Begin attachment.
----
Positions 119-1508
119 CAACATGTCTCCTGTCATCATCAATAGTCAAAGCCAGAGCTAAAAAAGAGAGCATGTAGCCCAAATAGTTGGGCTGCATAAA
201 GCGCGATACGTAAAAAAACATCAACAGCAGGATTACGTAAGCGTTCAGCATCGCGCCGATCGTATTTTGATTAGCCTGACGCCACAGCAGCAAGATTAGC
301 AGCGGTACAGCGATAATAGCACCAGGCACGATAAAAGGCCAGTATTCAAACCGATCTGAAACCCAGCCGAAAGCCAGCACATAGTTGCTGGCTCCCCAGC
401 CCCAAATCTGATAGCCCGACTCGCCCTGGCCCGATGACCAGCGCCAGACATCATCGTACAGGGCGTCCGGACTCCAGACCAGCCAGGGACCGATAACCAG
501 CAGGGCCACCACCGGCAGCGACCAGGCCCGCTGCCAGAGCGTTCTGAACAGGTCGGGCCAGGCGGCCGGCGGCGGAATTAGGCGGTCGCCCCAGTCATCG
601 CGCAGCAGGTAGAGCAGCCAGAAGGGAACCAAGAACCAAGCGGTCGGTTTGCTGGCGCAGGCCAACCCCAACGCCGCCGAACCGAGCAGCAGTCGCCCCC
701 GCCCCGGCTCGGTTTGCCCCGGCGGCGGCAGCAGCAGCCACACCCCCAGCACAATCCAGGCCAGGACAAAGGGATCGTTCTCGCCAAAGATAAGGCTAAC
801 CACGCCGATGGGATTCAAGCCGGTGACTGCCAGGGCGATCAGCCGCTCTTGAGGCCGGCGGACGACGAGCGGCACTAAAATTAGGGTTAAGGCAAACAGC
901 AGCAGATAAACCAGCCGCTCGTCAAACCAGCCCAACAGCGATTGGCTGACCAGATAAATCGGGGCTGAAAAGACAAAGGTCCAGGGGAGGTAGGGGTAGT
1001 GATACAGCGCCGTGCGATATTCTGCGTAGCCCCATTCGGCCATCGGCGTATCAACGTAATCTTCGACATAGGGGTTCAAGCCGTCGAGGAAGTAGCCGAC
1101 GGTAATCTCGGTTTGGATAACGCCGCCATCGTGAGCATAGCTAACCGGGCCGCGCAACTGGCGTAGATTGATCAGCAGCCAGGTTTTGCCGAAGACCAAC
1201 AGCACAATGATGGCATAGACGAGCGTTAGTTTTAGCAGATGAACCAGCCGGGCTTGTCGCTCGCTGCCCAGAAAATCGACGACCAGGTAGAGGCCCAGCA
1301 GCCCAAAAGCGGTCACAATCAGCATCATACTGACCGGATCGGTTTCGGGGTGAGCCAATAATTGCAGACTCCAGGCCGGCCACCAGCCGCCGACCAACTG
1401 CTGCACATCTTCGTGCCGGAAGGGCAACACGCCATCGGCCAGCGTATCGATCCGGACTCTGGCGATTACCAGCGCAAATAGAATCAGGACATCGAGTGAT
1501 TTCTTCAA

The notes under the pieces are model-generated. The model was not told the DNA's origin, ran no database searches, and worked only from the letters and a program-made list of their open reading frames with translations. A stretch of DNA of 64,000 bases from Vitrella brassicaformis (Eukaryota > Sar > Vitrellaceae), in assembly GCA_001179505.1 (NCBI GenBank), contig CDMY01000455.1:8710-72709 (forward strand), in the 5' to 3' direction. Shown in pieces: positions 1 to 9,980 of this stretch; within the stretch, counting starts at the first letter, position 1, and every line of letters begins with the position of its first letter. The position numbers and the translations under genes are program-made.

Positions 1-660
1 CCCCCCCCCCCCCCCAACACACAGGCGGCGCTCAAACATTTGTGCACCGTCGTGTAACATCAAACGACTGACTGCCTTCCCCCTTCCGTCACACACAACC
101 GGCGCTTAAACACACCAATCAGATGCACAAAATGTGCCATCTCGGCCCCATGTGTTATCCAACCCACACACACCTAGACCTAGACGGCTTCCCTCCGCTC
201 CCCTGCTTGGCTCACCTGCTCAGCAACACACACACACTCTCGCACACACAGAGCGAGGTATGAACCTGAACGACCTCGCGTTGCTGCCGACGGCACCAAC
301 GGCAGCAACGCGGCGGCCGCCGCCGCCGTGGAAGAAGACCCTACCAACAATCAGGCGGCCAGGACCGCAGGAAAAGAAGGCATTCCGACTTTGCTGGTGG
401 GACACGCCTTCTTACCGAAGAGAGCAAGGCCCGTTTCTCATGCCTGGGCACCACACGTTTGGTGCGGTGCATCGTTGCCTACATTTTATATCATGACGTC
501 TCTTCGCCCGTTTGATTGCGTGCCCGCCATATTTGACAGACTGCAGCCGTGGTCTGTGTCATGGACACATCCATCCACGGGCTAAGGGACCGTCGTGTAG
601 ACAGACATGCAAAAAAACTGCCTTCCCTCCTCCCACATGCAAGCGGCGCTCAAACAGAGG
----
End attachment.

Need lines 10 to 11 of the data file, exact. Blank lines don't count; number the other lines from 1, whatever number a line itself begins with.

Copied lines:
901 AGCAGATAAACCAGCCGCTCGTCAAACCAGCCCAACAGCGATTGGCTGACCAGATAAATCGGGGCTGAAAAGACAAAGGTCCAGGGGAGGTAGGGGTAGT
1001 GATACAGCGCCGTGCGATATTCTGCGTAGCCCCATTCGGCCATCGGCGTATCAACGTAATCTTCGACATAGGGGTTCAAGCCGTCGAGGAAGTAGCCGAC